Basically, the Consumer Rights Act states that a fault that occurs within the first 6 months is assumed to have been 'present or developing' at the time of sale. As such, you were sold goods that were faulty, and the vendor is responsible for repairing those goods.

This is absolutely nothing to do with a warranty. It is your right in law.

MINI Cooper D - Mini CooperD DPF fault light - needing urgent help - NEWMINI84

Thanks. I'm aware of this however thought it was 28 days myself. Irrespective, whereby something isn't new thus as a consumer me being aware of goods having worn parts/functions upon purchase I'd be surprised if this ruling stands up, hence with things like second hand cars the option to buy/include a warranty.

I'm increasingly frustrated with the garage who sold it to me though, despite them stating they would ''not walk away from the problem'' they sold me the line about the ad-blue being a possible cause (after consulting their ''diesel guy'') when the b***** thing doesn't even use it! Not helpful!

So, from my limited understanding (and my mechanic confirmed) ''the glow plug relay circuit'' fault is linked to the DPF, but is this likely to be a cause or a sympton!? Dependant on this should I get it replaced and start the claim process?

Also can anyone confirm if the scan should have brought up an independent error code for the DPF as the light is on? And if so should I be taking it to a mini specialist? As mentioned my guys have stated an EM Scan should bring it up (they have a new £2500 machine) - that said the Mini dash EM light is unrelated!?

Really don't want to have to take it back, however I am becoming increasingly apprehensive at the potential unknown costs involved - especially as my first credit card payment for the car goes out this month :(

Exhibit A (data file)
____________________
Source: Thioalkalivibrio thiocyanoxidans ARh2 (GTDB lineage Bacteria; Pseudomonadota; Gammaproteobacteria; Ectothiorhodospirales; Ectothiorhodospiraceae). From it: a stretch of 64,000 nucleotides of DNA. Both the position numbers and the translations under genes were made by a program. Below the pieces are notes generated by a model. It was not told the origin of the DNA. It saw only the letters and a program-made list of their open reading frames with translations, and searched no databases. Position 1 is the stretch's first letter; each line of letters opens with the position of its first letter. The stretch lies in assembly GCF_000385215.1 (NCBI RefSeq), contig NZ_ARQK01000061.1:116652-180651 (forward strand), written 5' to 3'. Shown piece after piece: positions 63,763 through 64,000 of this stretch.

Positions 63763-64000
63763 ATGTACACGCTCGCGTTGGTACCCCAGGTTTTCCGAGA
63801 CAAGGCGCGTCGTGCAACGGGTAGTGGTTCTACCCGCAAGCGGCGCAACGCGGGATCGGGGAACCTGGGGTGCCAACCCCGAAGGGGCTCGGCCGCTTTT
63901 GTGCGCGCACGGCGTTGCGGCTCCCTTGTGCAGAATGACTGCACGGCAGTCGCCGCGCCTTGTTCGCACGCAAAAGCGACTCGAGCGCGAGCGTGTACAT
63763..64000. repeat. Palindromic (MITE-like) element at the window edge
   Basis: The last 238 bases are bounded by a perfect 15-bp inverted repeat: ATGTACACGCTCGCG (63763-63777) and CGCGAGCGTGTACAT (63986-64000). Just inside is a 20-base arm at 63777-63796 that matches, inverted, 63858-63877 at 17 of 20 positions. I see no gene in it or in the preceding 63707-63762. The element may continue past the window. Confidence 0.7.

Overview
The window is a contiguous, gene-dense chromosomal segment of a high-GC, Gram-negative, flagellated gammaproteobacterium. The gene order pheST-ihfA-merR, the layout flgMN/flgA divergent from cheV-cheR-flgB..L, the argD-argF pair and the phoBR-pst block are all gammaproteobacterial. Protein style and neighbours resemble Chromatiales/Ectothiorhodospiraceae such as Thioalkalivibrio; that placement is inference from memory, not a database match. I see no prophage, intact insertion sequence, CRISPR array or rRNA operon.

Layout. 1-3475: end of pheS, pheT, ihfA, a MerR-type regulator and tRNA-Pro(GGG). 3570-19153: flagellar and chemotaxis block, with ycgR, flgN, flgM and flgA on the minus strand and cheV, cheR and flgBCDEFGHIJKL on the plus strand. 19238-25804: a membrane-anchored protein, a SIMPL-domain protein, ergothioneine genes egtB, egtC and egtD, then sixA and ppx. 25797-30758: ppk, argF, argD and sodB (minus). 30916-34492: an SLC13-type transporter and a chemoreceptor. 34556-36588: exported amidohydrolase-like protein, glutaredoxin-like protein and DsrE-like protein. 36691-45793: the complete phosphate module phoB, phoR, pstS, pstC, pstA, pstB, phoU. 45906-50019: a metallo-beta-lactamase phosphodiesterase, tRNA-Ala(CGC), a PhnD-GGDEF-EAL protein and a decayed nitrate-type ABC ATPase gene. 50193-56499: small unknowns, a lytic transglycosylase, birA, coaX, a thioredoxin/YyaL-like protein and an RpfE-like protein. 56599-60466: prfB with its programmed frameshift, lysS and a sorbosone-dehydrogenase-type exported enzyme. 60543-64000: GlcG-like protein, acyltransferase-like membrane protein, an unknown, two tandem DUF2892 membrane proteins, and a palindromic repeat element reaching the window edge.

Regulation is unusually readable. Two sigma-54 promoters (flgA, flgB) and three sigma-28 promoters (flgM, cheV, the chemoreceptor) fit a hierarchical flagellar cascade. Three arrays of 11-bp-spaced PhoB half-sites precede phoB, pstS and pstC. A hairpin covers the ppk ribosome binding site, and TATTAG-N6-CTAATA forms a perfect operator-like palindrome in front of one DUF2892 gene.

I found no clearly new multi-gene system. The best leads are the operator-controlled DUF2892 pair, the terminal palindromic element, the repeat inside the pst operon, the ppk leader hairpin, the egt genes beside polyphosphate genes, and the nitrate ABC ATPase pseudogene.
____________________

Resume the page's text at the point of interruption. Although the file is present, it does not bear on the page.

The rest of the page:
Thank you for all your help and time one and all!

Rory

Edited by NEWMINI84 on 01/06/2017 at 12:08

MINI Cooper D - Mini CooperD DPF fault light - needing urgent help - RobJP

Thanks. I'm aware of this however thought it was 28 days myself. Irrespective, whereby something isn't new thus as a consumer me being aware of goods having worn parts/functions upon purchase I'd be surprised if this ruling stands up, hence with things like second hand cars the option to buy/include a warranty.

If you don't know your rights in law, then you can be absolutely certain that the garage aren't going to help you out.

The selling grage are liabe for faults that happen within the first 6 months after sale. The faults are assumed to have been 'present or developing' at the time of sale, unless the garage can prove otherwise.

Take it back to the selling garage, kick off. Inform them that you wish to reject the car and receive a full refund under the Consumer Rights Act, as they have failed to rectify the faults. If they refuse, trading standards.

Stop messing about. The car has problems. Keep it, YOU will have problems, and those problems will end up costing YOU money.

MINI Cooper D - Mini CooperD DPF fault light - needing urgent help - NEWMINI84

Whilst I appreciate the input I find it hard to believe that this is true in full, you're basically saying that warranties arent applicable. Why would people buy/receive warranties if everyone and anything can be returned within 6 months?

I don't want a fight with the garage, its more hassle than its worth if I have reason to claim, however I am of course looking to clarify things first in case this is my only option...at the moment I still see this as the final option. ''Messing about'' driving 130 miles and back (i say and back, if i reject the car i will be stranded unless i take back my px!), the credit card fees, the toll fees, the petrol costs, the insurance admin fees, etc etc. And if I get them to work on the car, staying over night somewhere whilst they work/order parts etc.

Presumably there are reasons for nationwide warranties and this is seemingly a prime example. I like the car a lot and would rather try and keep it. I have contacts within law so if I really wanted ''a fight'' I have people to help, but frankly I cannot be bothered unless the costs to me are looking over a few hundred quid and i end up stuck in limbo!

MINI Cooper D - Mini CooperD DPF fault light - needing urgent help - RobJP

Whilst I appreciate the input I find it hard to believe that this is true in full, you're basically saying that warranties arent applicable. Why would people buy/receive warranties if everyone and anything can be returned within 6 months?